The Senate’s recent confirmation of William J. Emanuel for the last vacant slot on the National Labor Relations Board is significant for employers. Emanuel hails not just from the private sector but from a prominent employment defense firm. According to his former firm, Emanuel has spent his career advocating on behalf of employers in traditional labor matters, including NLRB cases, collective bargaining, labor arbitrations, union election campaigns, strikes and picket lines, and litigation concerning union access to employers’ private property.
The NLRB is an independent government agency granted authority to enforce the National Labor Relations Act, which essentially provides for employees’ right to organize and bargain collectively with their employers. The NLRB supervises representation elections when employees attempt to unionize their workplaces. Employees who believe their rights under the NLRA have been violated may file charges of unfair labor practices, and the NLRB has broad discretion to investigate and decide whether violations occurred. The NLRB’s jurisdiction extends to most private-sector employers.
President Obama's appointees had included several highly union-friendly board members, including a former assistant general counsel of the SEIU. This produced a trend toward more liberal interpretations of the NLRA by the NLRB in recent years, giving employers cause for concern about the Obama Board's reversals of long-standing precedents. For example, a 2015 NLRB decision relaxed the traditional test for determining joint-employer status under the NLRA. (Browning-Ferris Indus. of California, Inc., 362 NLRB No. 186 (Aug. 27, 2015)). Even non-union workplaces were not spared, as the Board's new policies forced many employers to revisit long-held employment policies and agreements in apprehension that the Board majority would find the terms too restrictive of employees’ right to engage in concerted activity.
Emanuel’s confirmation could turn the tide on this trend. Emanuel joins Philip A. Miscimarra, a Board Member since 2013 who is now the newly-appointed Board Chairman. Miscimarra also has a private practice background in management-side employment law. Prior to Emanuel’s confirmation, Marvin E. Kaplan was the most recently-confirmed Board member; he had been nominated by President Trump in August. Kaplan is former counsel to the OSHA Review Commission. The remaining two Board members are Mark Gaston Pearce, former Board Chairman and former plaintiff-side labor and employment attorney, and Lauren McFerran, who previously served as counsel to the Senate Committee on Health, Education, Labor, and Pensions, and who has also worked for a law firm known for union representation.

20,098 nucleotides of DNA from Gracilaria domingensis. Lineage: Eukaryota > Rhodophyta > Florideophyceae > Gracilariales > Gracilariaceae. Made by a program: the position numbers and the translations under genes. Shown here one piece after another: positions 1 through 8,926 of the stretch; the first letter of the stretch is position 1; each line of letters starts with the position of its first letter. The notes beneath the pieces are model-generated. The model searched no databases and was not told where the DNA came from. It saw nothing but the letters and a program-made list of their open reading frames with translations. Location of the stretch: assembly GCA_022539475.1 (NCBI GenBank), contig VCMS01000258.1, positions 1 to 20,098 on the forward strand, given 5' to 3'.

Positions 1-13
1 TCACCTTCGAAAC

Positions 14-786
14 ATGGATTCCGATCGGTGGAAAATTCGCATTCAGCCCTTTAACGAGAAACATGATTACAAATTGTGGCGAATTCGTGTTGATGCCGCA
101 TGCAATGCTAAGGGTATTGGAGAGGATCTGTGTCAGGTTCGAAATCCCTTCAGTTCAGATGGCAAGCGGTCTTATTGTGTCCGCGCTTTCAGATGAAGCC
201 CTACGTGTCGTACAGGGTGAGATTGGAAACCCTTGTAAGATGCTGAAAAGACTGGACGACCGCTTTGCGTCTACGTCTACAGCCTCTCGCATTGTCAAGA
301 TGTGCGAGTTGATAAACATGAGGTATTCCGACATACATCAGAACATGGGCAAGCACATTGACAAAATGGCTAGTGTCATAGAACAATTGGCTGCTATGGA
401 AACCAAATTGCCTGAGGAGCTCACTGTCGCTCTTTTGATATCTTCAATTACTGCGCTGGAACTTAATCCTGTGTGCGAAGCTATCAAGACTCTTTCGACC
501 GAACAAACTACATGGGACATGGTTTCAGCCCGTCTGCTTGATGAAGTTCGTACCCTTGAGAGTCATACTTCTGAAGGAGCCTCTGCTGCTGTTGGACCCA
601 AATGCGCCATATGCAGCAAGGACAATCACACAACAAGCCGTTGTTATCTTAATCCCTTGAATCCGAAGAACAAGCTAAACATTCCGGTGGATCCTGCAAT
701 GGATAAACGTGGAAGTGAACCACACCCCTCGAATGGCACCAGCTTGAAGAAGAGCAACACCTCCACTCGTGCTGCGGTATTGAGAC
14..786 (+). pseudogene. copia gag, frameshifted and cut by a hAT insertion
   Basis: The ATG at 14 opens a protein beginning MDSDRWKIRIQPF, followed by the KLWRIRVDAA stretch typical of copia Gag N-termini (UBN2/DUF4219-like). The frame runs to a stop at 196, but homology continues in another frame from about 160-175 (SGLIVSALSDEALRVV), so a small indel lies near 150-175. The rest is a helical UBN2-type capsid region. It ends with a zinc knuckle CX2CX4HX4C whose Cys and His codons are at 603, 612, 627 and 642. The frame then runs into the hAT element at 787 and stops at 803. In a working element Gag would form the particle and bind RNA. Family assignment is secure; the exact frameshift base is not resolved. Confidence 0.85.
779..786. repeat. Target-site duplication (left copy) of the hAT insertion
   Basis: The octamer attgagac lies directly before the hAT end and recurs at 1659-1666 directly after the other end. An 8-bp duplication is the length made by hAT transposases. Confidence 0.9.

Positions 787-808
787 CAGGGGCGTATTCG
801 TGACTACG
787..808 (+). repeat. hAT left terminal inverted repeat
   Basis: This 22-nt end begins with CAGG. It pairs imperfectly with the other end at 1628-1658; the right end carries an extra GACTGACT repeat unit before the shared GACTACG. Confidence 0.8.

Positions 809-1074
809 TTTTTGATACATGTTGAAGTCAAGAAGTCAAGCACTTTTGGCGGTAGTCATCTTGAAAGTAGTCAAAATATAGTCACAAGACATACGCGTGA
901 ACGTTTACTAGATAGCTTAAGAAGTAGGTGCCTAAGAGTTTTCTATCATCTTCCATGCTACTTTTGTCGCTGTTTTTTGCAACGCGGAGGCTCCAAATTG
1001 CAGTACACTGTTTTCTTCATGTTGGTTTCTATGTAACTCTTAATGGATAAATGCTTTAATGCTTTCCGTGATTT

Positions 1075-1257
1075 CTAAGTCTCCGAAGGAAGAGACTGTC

Board Members serve a five-year term once they are appointed by a sitting President and confirmed by the Senate. Pearce’s term is up in August 2018, and McFerran’s term ends in December 2019. Miscimarra’s term will expire soon: this December. He has indicated he will not seek another appointment, which will mean that President Trump will have one more seat to fill in the near future.
President Trump has also moved to fill the Board's general counsel position with Peter R. Robb, a veteran management-side labor lawyer who has served as counsel for individual Board members in the past. The NLRB general counsel serves a four-year term, and exercises general supervision over all NLRB attorneys and regional office personnel, as well as final authority on behalf of the Board as to the investigation of charges and the issuance and prosecution of complaints by the Board.